"I've always been known as Darius Campbell legally – my passport and bank cards reflect that," he says, "but when I entered my first audition they just called me Darius. Then when I started doing interviews, the TV show introduced me as Darius Danesh and it kind of stuck."
However, last year, in deference to his grandfather Colin Campbell, he made the decision to revert to his Scots surname. "I'm so proud of my Scottish roots and my heritage and I don't want my children to lose that."
Born in Glasgow in 1980, he studied English literature at Edinburgh University and entered Popstars as a way of making music. "Fame never interested me," he says. "I just went along and enjoyed it for what it was."
He turned down Simon Cowell's offer of a record deal, instead writing and releasing Colourblind, which went to No 1 in the UK charts in 2002. He supported Shakira on tour, wrote a book and starred as Rhett Butler in the West End production of Gone With The Wind. The show was panned by critics and closed after 79 performances in June 2008, but Campbell remains proud of it.
And while he has been offered other "celebrity" TV, he says Popstar to Opera Star was different. "I have a blanket 'no' policy on anything reality because I feel I've come from that but my first professional performance was when I was 12 with Scottish Opera in The Trojans. A year later I auditioned for a singing role in Carmen. I won through and went on this wonderful nationwide tour."
At the end of the run he chose to go back to school rather than become a travelling theatre kid. "That was over 15 years ago but I've always had the question of 'what if'. I look at Katherine Jenkins and I wonder what my first record would have been like, had I trained classically."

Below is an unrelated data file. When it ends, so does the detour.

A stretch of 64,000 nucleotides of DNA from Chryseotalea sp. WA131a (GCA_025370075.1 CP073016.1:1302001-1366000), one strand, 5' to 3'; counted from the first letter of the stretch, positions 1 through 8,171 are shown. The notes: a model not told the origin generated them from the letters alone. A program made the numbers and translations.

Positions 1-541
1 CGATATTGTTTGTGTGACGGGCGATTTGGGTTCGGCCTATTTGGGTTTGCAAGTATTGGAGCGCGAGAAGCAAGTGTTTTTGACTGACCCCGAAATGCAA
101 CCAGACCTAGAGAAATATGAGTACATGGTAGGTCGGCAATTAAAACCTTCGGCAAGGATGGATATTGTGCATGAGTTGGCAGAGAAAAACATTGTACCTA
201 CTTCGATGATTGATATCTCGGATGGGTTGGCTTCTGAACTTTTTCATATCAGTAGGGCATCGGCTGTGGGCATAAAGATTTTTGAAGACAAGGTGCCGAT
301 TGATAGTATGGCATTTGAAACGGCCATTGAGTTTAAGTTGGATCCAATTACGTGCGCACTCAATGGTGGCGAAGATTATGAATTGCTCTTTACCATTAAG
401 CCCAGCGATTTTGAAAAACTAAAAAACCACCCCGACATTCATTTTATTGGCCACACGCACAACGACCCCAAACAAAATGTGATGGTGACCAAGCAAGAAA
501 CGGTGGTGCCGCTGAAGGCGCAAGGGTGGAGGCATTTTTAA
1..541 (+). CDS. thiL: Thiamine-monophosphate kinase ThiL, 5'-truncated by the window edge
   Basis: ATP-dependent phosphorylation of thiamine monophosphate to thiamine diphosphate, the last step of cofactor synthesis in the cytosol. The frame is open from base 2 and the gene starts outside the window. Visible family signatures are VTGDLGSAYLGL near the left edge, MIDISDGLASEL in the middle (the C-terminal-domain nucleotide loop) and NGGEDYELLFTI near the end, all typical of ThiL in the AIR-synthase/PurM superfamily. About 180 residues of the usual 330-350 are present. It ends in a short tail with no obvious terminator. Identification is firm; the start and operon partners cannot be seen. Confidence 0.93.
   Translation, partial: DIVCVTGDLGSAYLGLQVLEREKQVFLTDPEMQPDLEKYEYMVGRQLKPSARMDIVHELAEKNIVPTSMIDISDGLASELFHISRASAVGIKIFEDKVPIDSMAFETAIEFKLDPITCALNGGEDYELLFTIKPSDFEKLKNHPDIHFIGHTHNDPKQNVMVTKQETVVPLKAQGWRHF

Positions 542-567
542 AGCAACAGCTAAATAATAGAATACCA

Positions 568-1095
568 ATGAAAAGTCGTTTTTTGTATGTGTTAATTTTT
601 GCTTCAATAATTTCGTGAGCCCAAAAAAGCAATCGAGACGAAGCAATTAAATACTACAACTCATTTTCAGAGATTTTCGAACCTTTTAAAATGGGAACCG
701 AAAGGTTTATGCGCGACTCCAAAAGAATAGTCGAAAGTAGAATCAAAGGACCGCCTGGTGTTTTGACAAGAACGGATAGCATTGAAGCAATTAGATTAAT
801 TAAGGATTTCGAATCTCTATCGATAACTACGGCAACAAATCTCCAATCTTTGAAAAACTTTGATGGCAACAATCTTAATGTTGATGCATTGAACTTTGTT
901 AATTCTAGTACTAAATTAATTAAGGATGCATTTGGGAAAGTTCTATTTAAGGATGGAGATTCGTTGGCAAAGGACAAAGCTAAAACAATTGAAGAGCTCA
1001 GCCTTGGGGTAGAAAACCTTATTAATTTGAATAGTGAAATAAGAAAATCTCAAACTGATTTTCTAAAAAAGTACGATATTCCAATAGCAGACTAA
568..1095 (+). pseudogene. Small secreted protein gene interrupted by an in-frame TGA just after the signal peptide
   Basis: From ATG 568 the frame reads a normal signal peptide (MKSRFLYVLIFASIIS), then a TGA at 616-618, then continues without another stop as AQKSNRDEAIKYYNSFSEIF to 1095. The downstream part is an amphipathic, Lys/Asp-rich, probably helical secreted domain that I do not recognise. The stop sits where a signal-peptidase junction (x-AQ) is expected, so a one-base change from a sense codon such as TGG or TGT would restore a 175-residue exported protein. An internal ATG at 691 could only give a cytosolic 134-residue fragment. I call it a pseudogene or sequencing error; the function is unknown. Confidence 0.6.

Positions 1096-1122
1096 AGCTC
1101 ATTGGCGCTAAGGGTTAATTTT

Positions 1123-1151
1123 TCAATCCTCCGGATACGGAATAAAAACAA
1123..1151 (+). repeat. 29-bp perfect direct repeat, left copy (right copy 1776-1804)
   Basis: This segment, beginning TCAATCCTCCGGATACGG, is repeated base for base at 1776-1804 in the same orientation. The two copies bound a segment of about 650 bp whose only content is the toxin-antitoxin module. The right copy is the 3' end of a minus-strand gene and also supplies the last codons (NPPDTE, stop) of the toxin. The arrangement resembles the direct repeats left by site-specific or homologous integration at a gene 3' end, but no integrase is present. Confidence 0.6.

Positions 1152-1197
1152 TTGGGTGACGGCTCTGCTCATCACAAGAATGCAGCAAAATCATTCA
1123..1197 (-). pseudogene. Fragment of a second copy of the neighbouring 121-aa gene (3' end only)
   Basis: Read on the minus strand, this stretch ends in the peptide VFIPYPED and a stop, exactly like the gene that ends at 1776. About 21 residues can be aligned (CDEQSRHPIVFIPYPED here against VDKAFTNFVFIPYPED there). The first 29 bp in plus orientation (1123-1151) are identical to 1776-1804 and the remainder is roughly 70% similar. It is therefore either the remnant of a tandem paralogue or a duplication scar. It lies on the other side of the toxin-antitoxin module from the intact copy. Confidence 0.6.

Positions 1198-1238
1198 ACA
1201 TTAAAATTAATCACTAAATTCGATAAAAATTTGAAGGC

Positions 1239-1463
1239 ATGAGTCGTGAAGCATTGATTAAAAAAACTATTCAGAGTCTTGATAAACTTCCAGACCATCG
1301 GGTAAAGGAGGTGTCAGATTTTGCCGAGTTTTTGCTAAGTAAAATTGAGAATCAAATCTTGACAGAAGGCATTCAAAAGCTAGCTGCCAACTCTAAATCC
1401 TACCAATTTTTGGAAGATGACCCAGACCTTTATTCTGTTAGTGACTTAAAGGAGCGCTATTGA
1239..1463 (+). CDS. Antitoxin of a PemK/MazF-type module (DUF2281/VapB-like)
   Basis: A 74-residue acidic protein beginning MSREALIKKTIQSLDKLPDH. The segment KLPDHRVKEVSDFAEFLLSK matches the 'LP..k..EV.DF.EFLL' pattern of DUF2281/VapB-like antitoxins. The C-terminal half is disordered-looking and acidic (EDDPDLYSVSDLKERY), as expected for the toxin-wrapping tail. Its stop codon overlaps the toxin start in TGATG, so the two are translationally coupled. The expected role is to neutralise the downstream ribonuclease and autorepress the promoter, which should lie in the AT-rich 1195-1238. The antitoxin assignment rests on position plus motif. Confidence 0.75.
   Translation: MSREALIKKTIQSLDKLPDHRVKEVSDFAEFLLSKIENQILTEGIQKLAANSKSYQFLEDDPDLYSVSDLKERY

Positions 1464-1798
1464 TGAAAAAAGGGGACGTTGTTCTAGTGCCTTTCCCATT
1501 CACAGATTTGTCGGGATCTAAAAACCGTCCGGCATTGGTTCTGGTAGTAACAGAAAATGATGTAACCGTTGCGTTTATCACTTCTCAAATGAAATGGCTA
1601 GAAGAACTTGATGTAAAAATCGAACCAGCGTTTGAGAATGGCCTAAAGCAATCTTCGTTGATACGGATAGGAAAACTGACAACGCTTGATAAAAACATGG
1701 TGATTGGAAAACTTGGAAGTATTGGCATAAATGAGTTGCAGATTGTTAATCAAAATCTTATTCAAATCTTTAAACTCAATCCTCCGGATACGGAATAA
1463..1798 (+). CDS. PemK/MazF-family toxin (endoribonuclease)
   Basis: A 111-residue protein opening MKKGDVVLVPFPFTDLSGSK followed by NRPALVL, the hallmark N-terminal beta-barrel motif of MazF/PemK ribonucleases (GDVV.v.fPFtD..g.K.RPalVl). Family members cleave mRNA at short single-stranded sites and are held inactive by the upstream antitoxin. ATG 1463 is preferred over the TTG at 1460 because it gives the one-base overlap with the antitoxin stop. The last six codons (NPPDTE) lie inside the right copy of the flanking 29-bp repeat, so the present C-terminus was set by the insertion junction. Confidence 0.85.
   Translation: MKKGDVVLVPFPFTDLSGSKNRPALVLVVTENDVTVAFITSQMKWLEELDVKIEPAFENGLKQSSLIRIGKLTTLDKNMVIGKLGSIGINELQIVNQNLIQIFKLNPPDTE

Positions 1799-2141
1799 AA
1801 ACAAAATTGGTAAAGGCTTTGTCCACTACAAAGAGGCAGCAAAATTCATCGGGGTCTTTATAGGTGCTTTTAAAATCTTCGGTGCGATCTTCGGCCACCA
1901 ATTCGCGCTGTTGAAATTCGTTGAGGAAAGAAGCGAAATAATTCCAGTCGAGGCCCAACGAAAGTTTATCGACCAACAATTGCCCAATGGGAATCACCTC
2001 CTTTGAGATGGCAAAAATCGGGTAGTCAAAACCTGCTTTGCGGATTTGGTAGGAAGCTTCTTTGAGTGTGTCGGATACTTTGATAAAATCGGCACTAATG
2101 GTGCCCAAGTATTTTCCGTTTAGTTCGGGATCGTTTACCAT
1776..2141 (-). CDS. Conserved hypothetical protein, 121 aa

Pretty good, as it turns out.
Runner-up, Any Dream Will Do, 2007
The young singer from Dalkeith was studying musical theatre at Edinburgh's Telford College when he joined the Glasgow auditions for a new production of Andrew Lloyd Webber's Joseph.
"My sister persuaded me to do it," he says. "My dad and I went to Hampden and expected to go out that day. Then when I went to London I thought, 'Oh well, it'll be good just to go to London.' Then when I got to Joseph School I thought, 'It'll be good to be here ...' I never expected to get as far as I did."
He describes the whole experience as "mind-blowing – because you always had cameras around you and people asking if you were nervous, and say there were probably about 28 million people watching. It was nerve-wracking but I loved every single minute of it."
He also says the show made him grow up fast, giving him insight into the industry. "When I go for auditions now it's easy because I've already done the longest audition of my life," he laughs. "You get more rejection than acceptance in this industry – but being so close and still not winning has made me tougher."
It has also given him the career he dreamed of. "I've not stopped working since. My first job was when the Queen was up at the Scottish parliament, and my next was singing for the king and queen of Spain. I did a lot of concerts then I went into Joseph on tour, did an album, another tour, did panto, worked on the new album, then panto again this year."
This article was first published in the Scotsman Magazine on Saturday, 6 March, 2010